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My Equatorial Mount Build


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Hi im Mike from Taunton

After a lot of reading i decided to go out and build a platform. I followed the directions on this webpage Building an equatorial platform for a Dobsonian telescope

At first i was stumped, too much info but after reading it about 100 times it started to sink in how things worked. I made an educated guess of the centre of gravity of my scope by measuring to the handles I have a skywatcher 10" dobsonian. I then used the computer program on that site to calculate all the other areas I needed.

The details I defined into the program were

Center of gravity = 23inches

Depth of top platform I was going to make = 1.1 inches

Distance from bottom of top platform to bottom of sectors i used recommended = 2 inches

Geographical latitude was 51.02 degrees

length of drive arm = 0 as I wasn't using one

Measurment from front to back of platform (north sector to south sector) = 24 inches

Distance platform potrudes beyong sectors = 0 as I had my sectors flat to the surface.

These details told me the diameter of my north sector arc would be

51.49 inches but I wanted radius so divided by 2 and got 25.745inches

South sector was diameter 18.02inches or radius 9.01inches.

sector parts depth from further most point of the arc to where i had to cut straight edge would be 3.18 inches. This would mean my straight edge on the north sector is 24.79 inches long and south sector 13.74 inches long refered to in the computer program as width of northern or southern sector at platform.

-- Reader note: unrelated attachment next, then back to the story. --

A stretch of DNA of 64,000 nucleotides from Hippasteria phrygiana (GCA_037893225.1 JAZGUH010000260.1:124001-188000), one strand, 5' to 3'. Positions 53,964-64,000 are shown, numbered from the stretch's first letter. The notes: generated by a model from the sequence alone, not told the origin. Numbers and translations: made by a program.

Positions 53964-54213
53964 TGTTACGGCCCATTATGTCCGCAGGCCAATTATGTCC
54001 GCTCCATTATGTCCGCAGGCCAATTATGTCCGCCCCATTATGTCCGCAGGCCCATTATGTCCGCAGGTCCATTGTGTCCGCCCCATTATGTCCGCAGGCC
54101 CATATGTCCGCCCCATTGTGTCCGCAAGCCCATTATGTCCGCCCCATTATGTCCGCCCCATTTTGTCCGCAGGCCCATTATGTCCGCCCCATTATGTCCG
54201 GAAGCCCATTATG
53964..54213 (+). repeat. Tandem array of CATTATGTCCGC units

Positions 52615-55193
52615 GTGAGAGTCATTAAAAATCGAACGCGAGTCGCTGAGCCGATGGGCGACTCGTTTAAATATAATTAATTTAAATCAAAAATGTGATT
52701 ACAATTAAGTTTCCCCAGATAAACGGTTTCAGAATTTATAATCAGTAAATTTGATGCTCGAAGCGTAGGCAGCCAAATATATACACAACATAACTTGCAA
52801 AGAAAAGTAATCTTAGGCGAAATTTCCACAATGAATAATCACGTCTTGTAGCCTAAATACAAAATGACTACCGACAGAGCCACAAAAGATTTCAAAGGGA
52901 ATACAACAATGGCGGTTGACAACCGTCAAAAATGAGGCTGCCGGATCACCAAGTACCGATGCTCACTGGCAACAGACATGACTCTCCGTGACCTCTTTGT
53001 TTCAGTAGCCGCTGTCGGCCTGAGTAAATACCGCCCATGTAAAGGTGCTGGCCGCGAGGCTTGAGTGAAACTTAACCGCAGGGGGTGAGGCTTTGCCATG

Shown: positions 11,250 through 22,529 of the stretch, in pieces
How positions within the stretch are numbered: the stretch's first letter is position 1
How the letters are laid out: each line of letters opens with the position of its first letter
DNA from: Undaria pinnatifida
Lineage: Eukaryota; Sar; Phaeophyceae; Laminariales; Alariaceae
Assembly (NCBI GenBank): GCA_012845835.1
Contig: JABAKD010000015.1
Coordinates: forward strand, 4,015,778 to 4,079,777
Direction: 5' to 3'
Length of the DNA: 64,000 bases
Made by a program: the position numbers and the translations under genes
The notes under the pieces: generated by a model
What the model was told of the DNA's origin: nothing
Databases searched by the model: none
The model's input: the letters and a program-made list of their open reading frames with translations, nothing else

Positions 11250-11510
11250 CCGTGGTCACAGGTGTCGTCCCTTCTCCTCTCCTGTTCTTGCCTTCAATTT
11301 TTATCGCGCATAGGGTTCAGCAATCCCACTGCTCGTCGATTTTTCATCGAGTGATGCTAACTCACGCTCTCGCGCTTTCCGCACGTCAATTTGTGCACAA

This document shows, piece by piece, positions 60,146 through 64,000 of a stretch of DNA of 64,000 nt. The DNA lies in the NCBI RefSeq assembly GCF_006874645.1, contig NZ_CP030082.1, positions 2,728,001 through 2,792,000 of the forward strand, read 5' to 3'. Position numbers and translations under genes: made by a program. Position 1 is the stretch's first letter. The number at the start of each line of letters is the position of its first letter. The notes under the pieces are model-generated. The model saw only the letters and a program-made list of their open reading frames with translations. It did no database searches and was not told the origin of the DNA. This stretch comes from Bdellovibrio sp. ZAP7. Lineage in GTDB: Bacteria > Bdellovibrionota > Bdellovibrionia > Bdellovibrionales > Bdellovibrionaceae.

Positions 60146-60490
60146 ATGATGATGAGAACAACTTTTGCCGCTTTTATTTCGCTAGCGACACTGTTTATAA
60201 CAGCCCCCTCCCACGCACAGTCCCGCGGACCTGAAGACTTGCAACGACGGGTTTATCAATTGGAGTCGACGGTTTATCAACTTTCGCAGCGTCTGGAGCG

I actually changed all these measurements to millimeters before starting to make it easier to calculate and because I was going to put a wooden trim on the edge of my arcs which was 3mm thick I had to take 3mm off the radius of the arcs before I cut them.

Armed with all this info I got my dad to help me cut the arcs out using a jigsaw. We measured a thin piece of wood in a straight line to the same distance as our radius and put a nail in one end to act as pivot and to use the wood as a compass to make a smooth arc. i measured back 3.18 inches and angled the jigsaw at 39 degrees as this is the angle i needed (90 degrees minus my latitude 52 degrees gave me an angle of 39 degrees) once cut out I checked the long edge was acurate to what the computer told me it should be and I was amazed how accurate it was :).

This is how far I have gotton at the moment in regards to the platform it self. I have identifed the wheels I want to use to move it just waiting to get some parts. In the mean time my attention changed to the motorisation. I bought a stepper motor (1.8 degree 200 step) and a stepper bee control board from pc-control (google them) the stepper bee meant i could connect the board to my usb port on my computer and control the rate of the motor. (im no electrician so building the board wasnt for me).